Hi Shweta! Thanks so much for sharing your blog post with us! I feel the birth plan may have had its day by the sounds of it. Did you write a birth plan? If yes, did anything positive come from it?
No I didn’t but I did have some very strong ideas about how and where I wanted to give birth. When I went into labour with my first son I was well underway to having the homebirth that my husband and I had ‘planned’. I laboured at home (according to plan) for many hours. When the midwives arrived to assist with the birth they found that my temperature had risen beyond what was considered safe. There was a possibility of infection in my body and I was therefore, much to my dismay, rushed to hospital. When the ambulance arrived, I stood at the top of the stairs in the building of my two bedroom flat, defiant. I refused to be carried down the stairs in a stretcher. I was having a baby not a heart attack! All’s well that ends well and my son was born, in hospital (not my plan!) on my back (definitely not my plan!) healthy and well (definitely my plan). I too was happy. Happy, well and grateful. Somewhere along the way amongst all the chaos and drama I surrendered. In those moments of labour and birth I believe I started to learn the power of surrender. Not giving up, but learning to let go. I learned the powerful distinction between preparation and planning which I now teach in my pregnancy classes. In planning an event like birth there is an attachment to the process. When one prepares for birth, the actions are aligned with a strong intention but there is no attachment to the process. Only potential and creativity.
Why do you think women feel so guilty when their birth doesn’t go ‘to plan’?
Women feel guilty because they view the failure of the plan as their fault. If the plan fails then they believe they have failed. I find that the more fixated women are to the way in which they want the birth to be the more chances are that they will feel shame and guilt afterwards if it does not go according to plan. Preparation is the way forward not planning. Planning can psychologically lock us to a process which may or may not happen.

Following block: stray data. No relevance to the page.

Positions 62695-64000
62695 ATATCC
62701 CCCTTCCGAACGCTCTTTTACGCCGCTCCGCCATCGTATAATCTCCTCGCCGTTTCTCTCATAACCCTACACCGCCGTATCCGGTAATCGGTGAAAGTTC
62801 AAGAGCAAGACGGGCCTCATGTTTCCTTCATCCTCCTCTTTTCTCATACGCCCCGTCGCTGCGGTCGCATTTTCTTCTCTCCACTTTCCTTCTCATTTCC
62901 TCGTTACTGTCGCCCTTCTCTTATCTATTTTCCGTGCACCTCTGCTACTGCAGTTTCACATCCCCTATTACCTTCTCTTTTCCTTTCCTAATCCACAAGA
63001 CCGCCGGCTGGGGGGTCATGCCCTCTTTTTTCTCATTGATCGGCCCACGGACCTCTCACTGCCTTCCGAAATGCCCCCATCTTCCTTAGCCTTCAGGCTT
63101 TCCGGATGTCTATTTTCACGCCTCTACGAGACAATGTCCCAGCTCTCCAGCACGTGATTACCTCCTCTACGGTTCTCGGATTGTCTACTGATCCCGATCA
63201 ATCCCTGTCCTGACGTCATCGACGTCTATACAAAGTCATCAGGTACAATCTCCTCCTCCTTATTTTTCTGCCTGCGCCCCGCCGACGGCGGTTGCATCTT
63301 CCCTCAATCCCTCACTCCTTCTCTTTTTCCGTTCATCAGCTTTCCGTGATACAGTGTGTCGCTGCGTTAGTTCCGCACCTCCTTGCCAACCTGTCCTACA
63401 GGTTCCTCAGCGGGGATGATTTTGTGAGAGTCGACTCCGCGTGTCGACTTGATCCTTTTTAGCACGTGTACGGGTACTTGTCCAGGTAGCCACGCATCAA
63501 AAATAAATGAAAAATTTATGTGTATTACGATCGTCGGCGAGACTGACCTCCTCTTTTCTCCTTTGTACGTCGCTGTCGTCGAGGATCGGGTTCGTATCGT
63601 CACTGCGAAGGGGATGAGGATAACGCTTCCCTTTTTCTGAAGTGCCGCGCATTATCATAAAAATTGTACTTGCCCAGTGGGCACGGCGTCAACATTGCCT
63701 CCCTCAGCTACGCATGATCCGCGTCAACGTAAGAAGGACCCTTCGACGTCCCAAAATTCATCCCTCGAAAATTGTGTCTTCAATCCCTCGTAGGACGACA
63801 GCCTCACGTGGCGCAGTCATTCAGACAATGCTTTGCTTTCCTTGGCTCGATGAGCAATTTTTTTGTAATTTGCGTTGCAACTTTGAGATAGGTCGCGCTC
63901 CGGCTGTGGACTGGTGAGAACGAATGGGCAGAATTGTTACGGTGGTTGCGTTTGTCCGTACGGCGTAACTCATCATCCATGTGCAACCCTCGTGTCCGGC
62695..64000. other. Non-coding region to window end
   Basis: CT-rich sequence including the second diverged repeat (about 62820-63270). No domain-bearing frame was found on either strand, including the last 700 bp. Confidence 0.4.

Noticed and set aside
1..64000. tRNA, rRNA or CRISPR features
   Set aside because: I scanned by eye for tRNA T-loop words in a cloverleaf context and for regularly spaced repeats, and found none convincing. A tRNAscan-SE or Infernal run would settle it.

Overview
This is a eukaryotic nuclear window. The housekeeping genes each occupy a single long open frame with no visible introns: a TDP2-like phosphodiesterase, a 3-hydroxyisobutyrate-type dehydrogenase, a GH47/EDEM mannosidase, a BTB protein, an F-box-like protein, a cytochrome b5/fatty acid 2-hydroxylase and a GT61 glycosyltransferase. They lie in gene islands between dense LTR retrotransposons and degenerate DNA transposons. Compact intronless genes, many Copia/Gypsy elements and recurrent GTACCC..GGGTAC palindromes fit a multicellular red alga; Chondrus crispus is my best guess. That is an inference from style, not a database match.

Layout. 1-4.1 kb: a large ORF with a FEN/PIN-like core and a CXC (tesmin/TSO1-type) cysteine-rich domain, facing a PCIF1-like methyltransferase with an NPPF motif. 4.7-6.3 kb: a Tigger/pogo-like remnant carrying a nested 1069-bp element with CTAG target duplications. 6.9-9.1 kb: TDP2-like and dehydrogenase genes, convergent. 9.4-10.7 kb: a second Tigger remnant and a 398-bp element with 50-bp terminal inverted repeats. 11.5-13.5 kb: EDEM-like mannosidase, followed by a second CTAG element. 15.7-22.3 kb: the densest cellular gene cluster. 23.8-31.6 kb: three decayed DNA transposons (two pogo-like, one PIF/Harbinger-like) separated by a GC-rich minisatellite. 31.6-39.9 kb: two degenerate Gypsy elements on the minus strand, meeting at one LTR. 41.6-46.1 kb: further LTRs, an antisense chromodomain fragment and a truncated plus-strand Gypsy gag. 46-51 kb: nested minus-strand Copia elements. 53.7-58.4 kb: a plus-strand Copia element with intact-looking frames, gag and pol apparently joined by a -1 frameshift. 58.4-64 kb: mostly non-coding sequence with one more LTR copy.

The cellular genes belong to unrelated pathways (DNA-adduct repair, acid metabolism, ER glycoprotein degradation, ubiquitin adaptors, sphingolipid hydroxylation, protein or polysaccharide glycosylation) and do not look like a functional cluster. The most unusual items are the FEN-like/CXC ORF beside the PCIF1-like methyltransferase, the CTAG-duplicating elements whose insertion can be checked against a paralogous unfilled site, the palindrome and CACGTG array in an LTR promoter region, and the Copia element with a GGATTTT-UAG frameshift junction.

Through your work as a yoga and meditation teacher, how do you help women prepare for birth?
In the Pregnancy Yoga classes that I teach, we use meditation, breathwork and postures to deepen womens understanding of their bodies, their mind, and their emotions. Whilst birthing positions and breathing techniques are important parts of the class, women are guided to listen to their bodies and respond to the changing nature of their physical landscape. The classes also emphasize movements which encourage the sense of opening , letting go and trust with the idea that when it comes to the time of birth women have their breath, mindfulness and use of their instincts to respond to a changing birth situation.
Finally, is there a quote or saying you live your life by?
Finish each day and be done with it. You have done what you could; some blunders and absurdities have crept in; forget them as soon as you can. Tomorrow is a new day; you shall begin it serenely and with too high a spirit to be encumbered with your old nonsense.
-Ralph Waldo Emerson